In the UK, “smart pills” or pills with edible microchips embedded in them, are expected to be released to the public in a few months. These intelligent pills, currently being developed by Proteus Biomedical, have many benefits.

The microchip, which is capable of transmitting physiological data, looks like a small black speck of sand and is composed of materials that are nontoxic.

This means the smart pills can remind patients of upcoming medication doses and even report back to their doctor when they have taken it. The system captures exactly what medications have been taken.

The iMedicalApps team has previously reported on devices that incorporate sensors into mobile technology, such as  BlueHR — a fitness heart rate monitor by Wahoo Fitness— which can sync to your iPhone 4s via bluetooth and without the need for addition adaptors. The smart pill, however, is a new twist on remote patient monitoring.

The smart pills are taken in conjunction with the patient’s normal medication and are expected to cost around $75 a month.

The microchips activate when they come in contact with stomach acid.

“This information, along with data regarding the patient’s body temperature and heart rate, is then wirelessly transmitted to smartphones or computers that are owned by the patient themselves or their carer or GP. The technology monitors the time at which the patients take their medication and then uses their smartphone or computer to prompt them when their next dose is needed.”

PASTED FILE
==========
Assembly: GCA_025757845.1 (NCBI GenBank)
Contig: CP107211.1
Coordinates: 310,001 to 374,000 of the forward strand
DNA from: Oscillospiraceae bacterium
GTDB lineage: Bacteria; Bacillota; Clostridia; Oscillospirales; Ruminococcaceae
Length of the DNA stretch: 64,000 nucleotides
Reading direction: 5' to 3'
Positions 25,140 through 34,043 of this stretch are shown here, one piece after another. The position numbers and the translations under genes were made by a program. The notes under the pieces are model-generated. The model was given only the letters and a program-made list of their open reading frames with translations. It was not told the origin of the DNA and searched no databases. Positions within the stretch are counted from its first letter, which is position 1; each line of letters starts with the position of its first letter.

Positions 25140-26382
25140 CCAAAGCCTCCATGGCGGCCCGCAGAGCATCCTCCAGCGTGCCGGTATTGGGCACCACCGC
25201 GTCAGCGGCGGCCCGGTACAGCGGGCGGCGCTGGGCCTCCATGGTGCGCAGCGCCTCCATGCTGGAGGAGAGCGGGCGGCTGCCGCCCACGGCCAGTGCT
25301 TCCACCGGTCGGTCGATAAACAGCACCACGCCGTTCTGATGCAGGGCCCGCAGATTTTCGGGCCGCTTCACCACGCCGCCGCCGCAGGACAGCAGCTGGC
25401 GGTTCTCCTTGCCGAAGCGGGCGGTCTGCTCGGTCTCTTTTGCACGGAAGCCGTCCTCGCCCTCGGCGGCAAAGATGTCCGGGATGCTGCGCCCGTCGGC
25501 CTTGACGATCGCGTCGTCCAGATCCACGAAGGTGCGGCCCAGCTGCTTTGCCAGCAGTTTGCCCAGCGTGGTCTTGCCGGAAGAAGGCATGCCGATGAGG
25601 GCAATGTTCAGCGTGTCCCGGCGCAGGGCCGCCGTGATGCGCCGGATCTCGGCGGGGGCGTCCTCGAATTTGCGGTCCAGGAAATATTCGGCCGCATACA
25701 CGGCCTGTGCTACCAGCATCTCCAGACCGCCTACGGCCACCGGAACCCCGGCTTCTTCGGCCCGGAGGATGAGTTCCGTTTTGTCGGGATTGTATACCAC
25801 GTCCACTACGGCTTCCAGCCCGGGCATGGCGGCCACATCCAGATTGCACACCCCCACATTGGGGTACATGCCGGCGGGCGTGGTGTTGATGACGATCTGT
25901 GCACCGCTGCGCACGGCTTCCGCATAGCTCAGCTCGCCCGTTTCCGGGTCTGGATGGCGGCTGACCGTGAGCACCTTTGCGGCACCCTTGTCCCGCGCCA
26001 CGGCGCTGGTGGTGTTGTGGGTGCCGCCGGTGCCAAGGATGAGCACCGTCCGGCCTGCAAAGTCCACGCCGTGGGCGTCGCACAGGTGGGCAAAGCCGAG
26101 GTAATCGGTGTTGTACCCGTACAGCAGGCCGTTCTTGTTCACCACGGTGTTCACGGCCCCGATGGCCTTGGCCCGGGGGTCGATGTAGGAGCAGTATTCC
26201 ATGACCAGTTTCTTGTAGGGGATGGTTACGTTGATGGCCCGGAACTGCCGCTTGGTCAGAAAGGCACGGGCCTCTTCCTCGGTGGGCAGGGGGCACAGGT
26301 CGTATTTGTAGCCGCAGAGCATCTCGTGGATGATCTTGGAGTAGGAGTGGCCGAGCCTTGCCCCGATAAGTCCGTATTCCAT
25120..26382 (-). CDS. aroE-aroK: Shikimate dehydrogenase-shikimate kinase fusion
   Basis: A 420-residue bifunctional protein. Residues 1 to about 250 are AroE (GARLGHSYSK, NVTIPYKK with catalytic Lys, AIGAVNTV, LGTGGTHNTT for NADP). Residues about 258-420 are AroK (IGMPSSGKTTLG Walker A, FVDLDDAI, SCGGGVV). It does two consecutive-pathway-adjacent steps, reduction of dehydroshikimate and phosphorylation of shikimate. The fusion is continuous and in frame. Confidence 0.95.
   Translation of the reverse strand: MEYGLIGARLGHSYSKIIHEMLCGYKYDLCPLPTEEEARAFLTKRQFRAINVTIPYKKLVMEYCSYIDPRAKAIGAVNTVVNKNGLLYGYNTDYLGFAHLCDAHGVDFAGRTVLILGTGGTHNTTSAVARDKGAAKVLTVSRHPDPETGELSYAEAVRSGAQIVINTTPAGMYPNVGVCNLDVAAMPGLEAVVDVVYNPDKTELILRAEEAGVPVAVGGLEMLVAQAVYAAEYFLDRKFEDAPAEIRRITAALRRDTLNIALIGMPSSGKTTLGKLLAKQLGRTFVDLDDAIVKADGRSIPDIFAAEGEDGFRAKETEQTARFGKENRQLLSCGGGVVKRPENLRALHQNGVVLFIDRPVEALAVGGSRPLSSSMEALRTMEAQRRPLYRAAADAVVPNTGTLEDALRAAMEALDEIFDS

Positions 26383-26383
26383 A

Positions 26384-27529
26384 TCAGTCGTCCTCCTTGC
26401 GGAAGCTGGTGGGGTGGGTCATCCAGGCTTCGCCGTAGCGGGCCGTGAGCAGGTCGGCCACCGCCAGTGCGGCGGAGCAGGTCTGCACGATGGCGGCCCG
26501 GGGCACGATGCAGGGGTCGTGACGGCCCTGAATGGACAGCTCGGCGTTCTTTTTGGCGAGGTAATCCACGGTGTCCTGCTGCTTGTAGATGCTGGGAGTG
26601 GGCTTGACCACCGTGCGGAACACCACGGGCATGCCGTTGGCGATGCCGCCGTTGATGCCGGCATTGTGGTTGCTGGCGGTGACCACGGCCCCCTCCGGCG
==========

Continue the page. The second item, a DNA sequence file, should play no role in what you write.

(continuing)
Incorporation of these smart pills into a normal medical regime is expected to increase patient compliance with proper use of medication. According to the World Health Organization (WHO), about 50% of patients do not take their medications correctly.

See below a video regarding what the smart pill looks like and their benefits.

Chief Executive of Proteus Biomedical, Andrew Thompson, explains the vision for the product.

“In the future the goal is a fully integrated system that creates an information product that helps patients and their families with the demands of complex pharmacy. What we know is that we’ve created many pharmaceuticals with great potential but much of that potential is not realised because these drugs are not being used properly.”

Source: Healthcare Global